December 6: La festa di San Nicola, the feast of St. Nicholas, the patron saint of shepherds
December 8: La festa dell’Immacolata, the feast of the Immaculate Conception, a Catholic holy day honoring Mary, the virgin mother of Jesus.
December 12: La festa di Santa Lucia, the festival of lights encircled
December 24: La vigilia di Natale, the vigil of Christmas or Christmas eve
December 25: Natale, which literally translates as “birthday”
December 26: La festa di Santo Stefano, Saint Stephen’s day
December 31: La festa di San Silvestro, Saint Sylvester’s day, or New Year’s Eve (la vigilia di Capodanno)
January 1: Il Capodanno, literally the top of the year
January 6: L’Epifania, Epiphany, which marks the arrival of the Magi, the three wise men, who brought gifts to the infant Jesus from afar.
The Tastes of Christmas
When I ask Italians what they do most during the Christmas holidays, they say, “Mangiamo” (we eat) — very often and very well, with a huge feast on Christmas Eve, il pranzo di Natale at mid-day on Christmas, and il cenone di Capodanno, another elaborate dinner on New Year’s Eve. In some regions the Christmas feasts must have seven courses (for the seven sacraments); others serve nine (the Holy Trinity times three) or thirteen (for Jesus and his twelve disciples).
The centerpiece of the Christmas Eve dinner is a specific kind of eel called capitone, a favorite of the ancient Romans that appears in the earliest known cookbook, written by a gourmand known as Apicius. This symbol of life and immortality was traditionally sold alive and wiggling, then beheaded, chopped and dropped into boiling water, spit-roasted, grilled, stewed with white wine and peas, or pickled in vinegar, oil, bay leaves, rosemary and cloves.
The Christmas day feast usually starts with a rich pasta, such as cappelletti in brodo, little hats stuffed with chopped meats, cheese or pumpkin. By tradition everyone is supposed to eat at least a dozen. Depending on the region of Italy, the main course may be capon, pork or turkey.
Everyone saves room for the special dolci (sweets) and breads of Christmas. These include:
*cartellate — curly ribbons of dough that symbolize the sheets on which baby Jesus lay
*calzoncelli — the pillows for his head
*latte di mandorla — Virgin’s milk
*calzone di San Leonardo — shoes of St. Leonard, which represent the cradle *pangiallo — round breads crammed with fruits and nuts (an ancient symbol of fertility)
*panpepato — peppery and dark bread, somewhat like gingerbread
*panettone — cake filled with candied fruit, raisins, hazelnuts, honey and almonds.
*pandoro — sweet yeast bread, usually dusted with vanilla-scented icing sugar.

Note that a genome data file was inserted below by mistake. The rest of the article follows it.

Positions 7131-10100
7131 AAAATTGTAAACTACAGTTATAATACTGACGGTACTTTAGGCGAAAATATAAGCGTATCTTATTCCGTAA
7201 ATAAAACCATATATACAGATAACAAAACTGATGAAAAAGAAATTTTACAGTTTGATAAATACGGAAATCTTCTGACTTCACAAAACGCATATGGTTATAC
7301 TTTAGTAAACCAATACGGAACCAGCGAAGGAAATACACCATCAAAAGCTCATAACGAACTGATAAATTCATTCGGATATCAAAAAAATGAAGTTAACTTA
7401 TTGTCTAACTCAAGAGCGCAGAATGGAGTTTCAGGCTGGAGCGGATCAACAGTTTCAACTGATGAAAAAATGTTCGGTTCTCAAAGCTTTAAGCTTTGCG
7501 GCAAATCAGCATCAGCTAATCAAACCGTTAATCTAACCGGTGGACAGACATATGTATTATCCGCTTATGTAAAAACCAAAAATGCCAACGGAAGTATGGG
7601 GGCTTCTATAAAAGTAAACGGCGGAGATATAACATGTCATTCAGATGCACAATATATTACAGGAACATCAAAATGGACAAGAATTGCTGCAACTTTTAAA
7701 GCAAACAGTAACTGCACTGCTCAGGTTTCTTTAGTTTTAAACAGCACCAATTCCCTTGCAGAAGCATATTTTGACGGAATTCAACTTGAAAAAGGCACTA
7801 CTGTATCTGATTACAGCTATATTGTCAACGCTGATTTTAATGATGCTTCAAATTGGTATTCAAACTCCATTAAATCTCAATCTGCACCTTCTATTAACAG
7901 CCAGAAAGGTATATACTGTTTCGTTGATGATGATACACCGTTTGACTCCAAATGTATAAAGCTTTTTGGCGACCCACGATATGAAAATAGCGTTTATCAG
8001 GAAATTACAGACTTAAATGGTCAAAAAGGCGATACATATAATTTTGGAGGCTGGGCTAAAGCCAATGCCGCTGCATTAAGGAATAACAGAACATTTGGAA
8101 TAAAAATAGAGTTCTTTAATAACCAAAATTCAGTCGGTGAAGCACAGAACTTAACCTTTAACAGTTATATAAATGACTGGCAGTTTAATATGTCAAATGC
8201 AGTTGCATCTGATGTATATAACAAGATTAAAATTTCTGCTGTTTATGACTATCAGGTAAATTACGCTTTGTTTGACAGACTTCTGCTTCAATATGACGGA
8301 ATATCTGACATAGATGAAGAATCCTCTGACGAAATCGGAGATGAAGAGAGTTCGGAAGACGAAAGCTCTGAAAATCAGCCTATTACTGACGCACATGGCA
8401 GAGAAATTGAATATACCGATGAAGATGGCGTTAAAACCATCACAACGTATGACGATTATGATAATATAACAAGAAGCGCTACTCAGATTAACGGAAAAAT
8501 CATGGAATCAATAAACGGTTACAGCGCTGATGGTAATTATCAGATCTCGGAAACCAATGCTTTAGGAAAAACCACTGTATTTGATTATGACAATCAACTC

The presepio (Christmas crèche) dates back to 1223. Saint Francis, the charismatic friar of Umbria, wanted to bring to life the story of Jesus’s birth. In the little town of Greccio, he placed a manger in some straw and added a living Mary, Joseph, Jesus, shepherds — and actual cattle, sheep and donkeys (who, the story goes, once warmed the infant with their breath).
You can find presepi, including presepi viventi (living crèches) ranging from simple to stunning, in churches throughout Italy. Some scenes include grottoes, trees, lakes, rivers, angels suspended by wires and reproductions of an entire village or part of a town. Naples is most famous for its presepi, with hundreds of nativity scenes, including many with handmade or antique figures, set up throughout the city. Throughout the year artisans in central Naples create clay figures that are shipped all over the world for Christmas crèches.
In some parts of Italy, families construct a tree of light, a pyramid-shaped wooden frame several feet high with tiers of shelves decorated with colored banners and gilt pinecones. Often a manger scene occupies the bottom shelf, with fruit, candy and presents above, small candles fastened to the slanted sides and a star or small doll hung at the top. In Sicily, families make beautiful little altars, hung with green leaves and encircled by oranges, lemons, polished apples, pears, chestnuts, figs and colored eggs.
Another tradition dates back to pagan rituals that attempted to bring back the heat and light of the sun: the Yule log, which burns during the last 12 nights of the year. It always remains lit when the family goes to Midnight Mass on Christmas Eve because of the legend that Mary stops by to warm her newborn child before the blazing fire.
Buon Natale e felice Anno Nuovo — Merry Christmas and Happy New Year
I migliori auguri di buone feste — Best wishes a happy Holiday Season
I più cari auguri per un sereno Natale e per un anno nuovo ricco di soddisfazioni — Dearest wishes for a peaceful Christmas and a fulfilling new year
Affettuosissimi auguri per un felice Natale — Most affectionate wishes for a happy Christmas
I migliori auguri per il Santo Natale e per il 2017 — Best wishes for Holy Christmas and for 2017